Facebook Debuts Live Audio with HarperCollins, BBC, Others

Facebook’s Live Audio, a complement to its Facebook Live video streaming, launched with a handful of publishers and authors testing out the ability to deliver news radio, podcasts and other audio-based services. BBC World Service, British talk radio LBC, publisher HarperCollins, and authors Adam Grant and Britt Bennett are the first to use the service, followed next year, says Facebook, by more “publishers and people.” Broadcasters have a limit of four hours, which will allow a wide range of content. Continue reading Facebook Debuts Live Audio with HarperCollins, BBC, Others

Facebook to Enable Curated News Collections for News Feed

Facebook is reportedly working on a new feature, dubbed Collections, that presents curated content from publishers in News Feed. Collections is similar to Snapchat’s Discover section, where selected news outlets can showcase news stories, videos and other content. The move is seen both as another way that Facebook is copying rival Snapchat, and, at the same time, battling the scourge of fake news that came to the fore during the U.S. presidential election. Facebook did not comment on the development. Continue reading Facebook to Enable Curated News Collections for News Feed

Facebook Moves to Fix Metrics Bugs and Assuage Advertisers

In the wake of admitting it had overstated how long users spend watching videos on its site, Facebook is taking steps to regain credibility among advertisers and publishers. The company, which apologized in September, will now rely more on third-party measurement services — including comScore, Moat, Nielsen and Integral Ad Science — to ensure accurate metrics on display and video ads. Other moves include the formation of a “measurement council,” composed of ad agency execs and marketers, to develop more relevant metrics. Continue reading Facebook Moves to Fix Metrics Bugs and Assuage Advertisers

Google, Facebook Ban Fake News From Earning Ad Revenue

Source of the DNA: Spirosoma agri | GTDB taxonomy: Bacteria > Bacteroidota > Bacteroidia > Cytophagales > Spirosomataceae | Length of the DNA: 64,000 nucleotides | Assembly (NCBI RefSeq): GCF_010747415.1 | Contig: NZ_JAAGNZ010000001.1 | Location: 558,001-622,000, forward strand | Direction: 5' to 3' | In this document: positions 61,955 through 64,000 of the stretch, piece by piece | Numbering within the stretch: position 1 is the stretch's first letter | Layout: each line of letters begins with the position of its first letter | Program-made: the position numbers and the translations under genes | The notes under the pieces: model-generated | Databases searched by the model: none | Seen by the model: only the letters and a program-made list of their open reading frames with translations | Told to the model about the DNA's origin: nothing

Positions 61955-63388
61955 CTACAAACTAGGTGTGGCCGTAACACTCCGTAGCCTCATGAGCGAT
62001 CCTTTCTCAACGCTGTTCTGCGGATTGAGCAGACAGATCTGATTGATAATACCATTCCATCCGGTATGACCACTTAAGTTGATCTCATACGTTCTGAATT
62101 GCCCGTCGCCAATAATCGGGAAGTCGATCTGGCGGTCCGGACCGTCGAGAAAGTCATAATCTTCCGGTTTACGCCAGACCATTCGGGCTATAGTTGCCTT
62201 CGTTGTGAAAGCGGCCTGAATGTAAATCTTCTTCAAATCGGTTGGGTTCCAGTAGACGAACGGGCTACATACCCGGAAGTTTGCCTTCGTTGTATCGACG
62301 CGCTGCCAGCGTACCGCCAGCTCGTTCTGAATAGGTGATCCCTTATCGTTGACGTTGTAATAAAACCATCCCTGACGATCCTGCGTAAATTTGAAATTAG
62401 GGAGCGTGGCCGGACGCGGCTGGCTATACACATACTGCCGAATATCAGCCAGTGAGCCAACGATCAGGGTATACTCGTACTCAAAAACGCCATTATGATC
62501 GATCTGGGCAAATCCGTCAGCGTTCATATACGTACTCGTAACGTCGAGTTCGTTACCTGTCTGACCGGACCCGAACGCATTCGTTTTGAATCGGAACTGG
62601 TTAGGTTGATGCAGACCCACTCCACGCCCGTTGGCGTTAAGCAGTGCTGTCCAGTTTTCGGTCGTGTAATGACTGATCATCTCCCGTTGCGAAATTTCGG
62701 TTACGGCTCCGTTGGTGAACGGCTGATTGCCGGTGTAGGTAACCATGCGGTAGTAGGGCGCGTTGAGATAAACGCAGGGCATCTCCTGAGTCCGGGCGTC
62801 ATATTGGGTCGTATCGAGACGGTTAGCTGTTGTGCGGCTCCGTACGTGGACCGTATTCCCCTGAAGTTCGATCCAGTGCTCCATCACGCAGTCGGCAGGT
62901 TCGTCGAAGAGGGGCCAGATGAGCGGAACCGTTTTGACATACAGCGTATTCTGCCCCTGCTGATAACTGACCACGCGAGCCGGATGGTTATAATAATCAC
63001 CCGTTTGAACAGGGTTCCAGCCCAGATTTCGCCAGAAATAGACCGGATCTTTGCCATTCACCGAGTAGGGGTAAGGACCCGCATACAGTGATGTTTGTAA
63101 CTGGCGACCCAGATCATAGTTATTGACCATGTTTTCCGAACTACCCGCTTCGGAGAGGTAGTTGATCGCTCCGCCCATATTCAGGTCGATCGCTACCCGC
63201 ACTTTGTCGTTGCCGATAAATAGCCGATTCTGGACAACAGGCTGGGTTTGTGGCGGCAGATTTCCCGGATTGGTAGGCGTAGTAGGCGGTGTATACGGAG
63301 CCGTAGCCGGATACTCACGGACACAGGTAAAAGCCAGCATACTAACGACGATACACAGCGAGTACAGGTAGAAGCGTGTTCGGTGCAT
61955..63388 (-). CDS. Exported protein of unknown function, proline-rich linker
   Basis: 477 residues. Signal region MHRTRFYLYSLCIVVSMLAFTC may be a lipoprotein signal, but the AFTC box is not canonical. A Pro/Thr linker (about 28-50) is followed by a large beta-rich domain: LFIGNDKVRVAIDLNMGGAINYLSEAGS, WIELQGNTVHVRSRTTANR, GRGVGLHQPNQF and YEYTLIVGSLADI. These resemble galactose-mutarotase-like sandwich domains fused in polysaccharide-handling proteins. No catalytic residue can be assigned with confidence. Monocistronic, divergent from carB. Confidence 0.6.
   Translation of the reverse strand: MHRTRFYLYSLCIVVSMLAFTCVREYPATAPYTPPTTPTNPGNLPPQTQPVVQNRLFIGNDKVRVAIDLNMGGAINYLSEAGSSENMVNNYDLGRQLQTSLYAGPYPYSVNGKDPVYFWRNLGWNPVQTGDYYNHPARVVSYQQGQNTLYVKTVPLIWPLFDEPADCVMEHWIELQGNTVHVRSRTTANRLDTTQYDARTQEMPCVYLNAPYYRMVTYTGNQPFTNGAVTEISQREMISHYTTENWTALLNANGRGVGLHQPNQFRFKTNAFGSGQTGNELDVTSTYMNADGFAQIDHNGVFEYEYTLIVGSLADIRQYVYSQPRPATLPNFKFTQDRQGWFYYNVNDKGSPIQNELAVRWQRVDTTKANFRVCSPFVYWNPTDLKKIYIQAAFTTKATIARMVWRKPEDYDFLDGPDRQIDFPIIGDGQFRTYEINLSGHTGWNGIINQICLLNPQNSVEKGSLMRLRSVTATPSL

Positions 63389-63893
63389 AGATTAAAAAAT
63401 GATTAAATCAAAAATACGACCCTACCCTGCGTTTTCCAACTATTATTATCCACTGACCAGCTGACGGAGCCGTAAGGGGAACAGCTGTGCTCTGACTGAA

During the U.S. presidential election, the preponderance of fake news on various social media sites got a lot of attention. Now, Google says it is updating its policies to ban fake-news websites from using AdSense, its ad-selling software. The company defined fake news as “pages that misrepresent, misstate, or conceal information about the publisher, the publisher’s content, or the [website’s] primary purpose.” Following in Google’s footsteps, Facebook similarly banned fake news sites from using its advertising network. Continue reading Google, Facebook Ban Fake News From Earning Ad Revenue

Facebook Develops Video Filters, Retools Publishing Policies

To encourage users to publish videos on Facebook Live, Facebook is developing new filters, currently in prototype, that will help users create compelling looks for video. Video’s importance to Facebook — and, indeed, all social media platforms — is growing, expected to account for 71 percent of all Facebook mobile traffic by 2021. With the new filters, videos look as if Monet or Rembrandt painted them. The company reiterated it’s “not a media company” even as it grapples with issues that news organizations face. Continue reading Facebook Develops Video Filters, Retools Publishing Policies

Facebook Makes Live Video Push, Instagram Also Goes Live

Facebook is now promoting Live — via advertising campaigns in the U.S. and U.K. on TV, Internet, billboards, and buses — as an ideal way for the ordinary user to show off a talent or express an opinion. Currently, Live streams, which have grown four-fold since May, have come from all seven continents and even outer space, and boasted three-times longer view times and ten-times the number of comments as ordinary videos. With increased Live content, Facebook competes with YouTube Live and Periscope. Meanwhile, Instagram is also getting into the game. Continue reading Facebook Makes Live Video Push, Instagram Also Goes Live

Snapchat Swaps Shared Ad Dollars with New Licensing Deals

Snapchat just changed how it compensates the companies that supply content for its Discover section. Rather than share ad revenue, Snapchat plans to pay content partners a flat licensing fee — similar to what traditional TV networks do. When Discover launched in 2015, Snapchat shared ad revenue, with the terms varying depending on the specifics of the partnership and sales team. The new plan is a win-win: Snapchat will fully control its ad inventory and publishers will have a guaranteed and reliable compensation for content. Continue reading Snapchat Swaps Shared Ad Dollars with New Licensing Deals

Roku Makes it Simpler for Publishers to Offer Video Channels

Through an update to the Roku Direct Publisher Platform this week, Roku introduced new tools designed to make it easier for publishers to deliver streaming video content via Roku media players without the need to write any code. Creators merely go through a few steps in order to create a video feed and make their channel go live on Roku. The platform is also supported by Brightcove, JW Player, Kaltura and Ooyala. Roku, which currently touts more than 10 million monthly active users, is expanding its advertising options by offering to address video ad sales for publishers. Continue reading Roku Makes it Simpler for Publishers to Offer Video Channels